Two cases in point: Zaha's shoes for Melissa, and her London Olympics Aquatic Center.

Shoes: Note how each of the asymmetrical shoes cuts away any support right at the critical joint at the base of the big toe, where normal feet tend to flex while walking. While it may "convey the natural sense of movement" and accommodate the occasional bunion, this swoop does not actually facilitate ambulation. The inability to walk in a pair of shoes could present a slight problem when producing shoes for real people (as opposed to a beautiful designed piece of footwear meant only for museum display), yes? The asymmetricality is part of the waaay coolness, but it is a little weird when it makes one foot feel so different from the other. Had they been asymmetrical in slightly different places, or cut in that one spot slightly more conservatively, they might have been fully functional stunners.

Because of the instability of these otherwise gorgeous shoes, neither of us was game enough to wear them on the subway or to cross a New York City street in them. Were we still in our twenties, this might not have been an issue, but we know our no-longer-so-finely-tuned feet, and were reluctant to challenge them to rise to this occasion. So we carried them with us to MOMA and changed in the ladies' room. (Kudos to MOMA for providing a bench designed for both comfort and function in its restroom, so we could change shoes with a modicum of dignity.)

Olympic Swimming Venue: The headline says it all -- "Design Flaw Restricts View at Zaha Hadid's Olympic Aquatic Center"

"Spectators eager to catch a glimpse of the famous young diver Tom Daley at the Olympic Games might be a little bit disappointed. The Telegraph reports that the 10 meter diving platform is barely visible from many of the seats, for which spectators paid between £30-£50 – a considerable sum. An award-winning project, the Aquatic Center designed by Zaha Hadid was approved by LOCOG two years ago, according to a statement released by her office, and comes with 3,000 more seats than originally required. Of those, 2,400 are unsaleable."

Hmmm. Sometimes "less IS more" and "more" just isn't. Sigh...

As with so many things in life, it is not enough just to look great in the laboratory or on the runway or on the computer screen. It's got to be tested and it's got to actually work.

'Nuff said.

Here's a little side note about the artwork in front of which we posed: It is "Mapping the Internet" by Barret Lyon of the Opte project. Once we posed in front of it, we noticed dozens of other museum-goers and tourists doing the same.

What we're wearing:

Valerie is wearing: hat by Chisato Tsumori, unlabeled bolero, H&M bustier, purple felt bracelet from Jean, Playable Art Cube/bracelet from Beyond 123, pants by Issey Miyake, shoes by - well, you know who the shoes are by!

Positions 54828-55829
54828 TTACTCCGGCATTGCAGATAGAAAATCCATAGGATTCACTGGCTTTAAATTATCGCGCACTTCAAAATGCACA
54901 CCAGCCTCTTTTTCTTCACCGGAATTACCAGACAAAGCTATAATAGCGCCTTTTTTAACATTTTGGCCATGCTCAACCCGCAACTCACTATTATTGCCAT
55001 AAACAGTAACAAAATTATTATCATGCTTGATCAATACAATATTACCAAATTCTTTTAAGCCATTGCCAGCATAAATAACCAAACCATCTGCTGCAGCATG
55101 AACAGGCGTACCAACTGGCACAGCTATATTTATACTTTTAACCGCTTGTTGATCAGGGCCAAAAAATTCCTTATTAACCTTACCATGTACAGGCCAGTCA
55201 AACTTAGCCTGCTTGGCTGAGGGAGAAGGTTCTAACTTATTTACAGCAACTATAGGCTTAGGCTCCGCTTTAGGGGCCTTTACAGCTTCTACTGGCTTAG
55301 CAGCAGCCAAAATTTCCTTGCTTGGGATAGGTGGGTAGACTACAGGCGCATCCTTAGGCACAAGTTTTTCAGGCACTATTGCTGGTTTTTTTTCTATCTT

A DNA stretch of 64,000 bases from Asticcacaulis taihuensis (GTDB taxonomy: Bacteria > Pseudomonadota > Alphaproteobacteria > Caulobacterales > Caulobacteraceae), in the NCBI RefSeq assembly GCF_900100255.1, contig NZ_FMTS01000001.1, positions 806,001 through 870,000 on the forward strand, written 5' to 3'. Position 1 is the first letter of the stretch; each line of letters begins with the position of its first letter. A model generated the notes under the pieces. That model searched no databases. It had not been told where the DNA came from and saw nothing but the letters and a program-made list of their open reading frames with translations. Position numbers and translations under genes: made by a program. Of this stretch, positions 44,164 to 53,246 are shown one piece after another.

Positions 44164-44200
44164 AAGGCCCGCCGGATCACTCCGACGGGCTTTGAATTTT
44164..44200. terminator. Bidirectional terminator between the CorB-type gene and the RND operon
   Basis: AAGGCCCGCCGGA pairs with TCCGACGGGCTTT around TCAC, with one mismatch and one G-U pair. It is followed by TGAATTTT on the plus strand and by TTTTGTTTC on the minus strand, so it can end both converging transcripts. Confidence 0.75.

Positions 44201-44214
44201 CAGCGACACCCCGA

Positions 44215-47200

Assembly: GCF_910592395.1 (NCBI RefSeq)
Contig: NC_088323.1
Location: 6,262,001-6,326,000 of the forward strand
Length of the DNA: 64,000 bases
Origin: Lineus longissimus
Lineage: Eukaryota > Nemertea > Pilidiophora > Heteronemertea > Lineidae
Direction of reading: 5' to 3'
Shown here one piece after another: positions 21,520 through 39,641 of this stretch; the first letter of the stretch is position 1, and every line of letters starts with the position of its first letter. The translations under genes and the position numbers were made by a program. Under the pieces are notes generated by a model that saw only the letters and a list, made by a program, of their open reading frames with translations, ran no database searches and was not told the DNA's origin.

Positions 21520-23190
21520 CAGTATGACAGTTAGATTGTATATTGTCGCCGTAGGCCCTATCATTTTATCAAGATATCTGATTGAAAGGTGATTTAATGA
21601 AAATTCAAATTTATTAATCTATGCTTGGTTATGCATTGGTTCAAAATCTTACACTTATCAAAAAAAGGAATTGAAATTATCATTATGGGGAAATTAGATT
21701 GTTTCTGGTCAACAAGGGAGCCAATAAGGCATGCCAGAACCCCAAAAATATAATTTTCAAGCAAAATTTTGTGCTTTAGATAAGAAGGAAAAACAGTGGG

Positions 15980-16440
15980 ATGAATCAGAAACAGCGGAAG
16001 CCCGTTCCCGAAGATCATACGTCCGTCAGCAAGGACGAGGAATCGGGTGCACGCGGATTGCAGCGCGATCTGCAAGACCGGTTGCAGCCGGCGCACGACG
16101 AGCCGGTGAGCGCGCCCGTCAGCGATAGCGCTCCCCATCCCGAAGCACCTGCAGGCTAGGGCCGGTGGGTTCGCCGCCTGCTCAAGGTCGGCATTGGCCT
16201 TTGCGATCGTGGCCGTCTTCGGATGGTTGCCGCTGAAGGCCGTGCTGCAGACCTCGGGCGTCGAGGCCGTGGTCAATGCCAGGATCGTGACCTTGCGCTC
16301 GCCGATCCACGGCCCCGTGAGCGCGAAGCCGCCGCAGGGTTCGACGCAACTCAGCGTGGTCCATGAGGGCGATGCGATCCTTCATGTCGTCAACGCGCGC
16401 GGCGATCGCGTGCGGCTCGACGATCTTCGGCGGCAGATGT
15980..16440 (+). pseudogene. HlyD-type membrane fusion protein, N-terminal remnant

Jean is wearing: vintage straw hat (no label) with black and white felt pin by Danielle Gori-Montaneli (who shows at the Museum of Art and Design's "Loot" show and the Philadelphia Museum of Art's Craft Show); black and white striped t-shirt by Express; black jumpsuit by Lilith; black and white creepers by Underground; red cross-body bag by Tignanello; black and white striped earrings by Aiaka Nishi; black plastic necklace and bracelet; vintage black bakelite rings and bracelets.

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  1. Cool shoes! And i love your hats :)

  2. I had a feeling that those shoes were going to be more about the look, and less about the function. They are stunning nonetheless! Every time I see Jean wearing that Lilith jumpsuit I want one for myself...

  3. OMG, I want those boots!!!!!


  4. I enjoyed your prose on the logistics of wearing those lovely looking shoes. I agree, when the shoes encapsulated your feet, it was so artistic. I am happy you gave them a good "go" while showing intelligent restraint. Beautiful shoes!

    Once in Las Vegas, I watched a "tourist" girl in 4 inch tall heels stomping on the sidewalk to the next casino. She was trying hard to keep up with her posse. Her ankles wobbling and her neck stuck forward, her heels clunking, clasping her purse in front of herself, like she was scared to get ripped off...One of my friends felt the need to give encouragement and yelled: "You go girl!!!!!

    A smart woman: she understands,we need Happy feet to get us to the next function!!!!

    You are wise and fashionable!
    Thank you for your honesty.

  5. Just stumbled onto your wonderful blog via Advanced Style!

    I have those Zaha/Melissa shoes and had no problems with stability while traipsing around the streets of Boston. However, the flat sole of the shoe doesn't provide any arch support, and the edges of the plastic cut my tender feet. Still, they're so awesome looking that it's almost worth the pains of wearing them!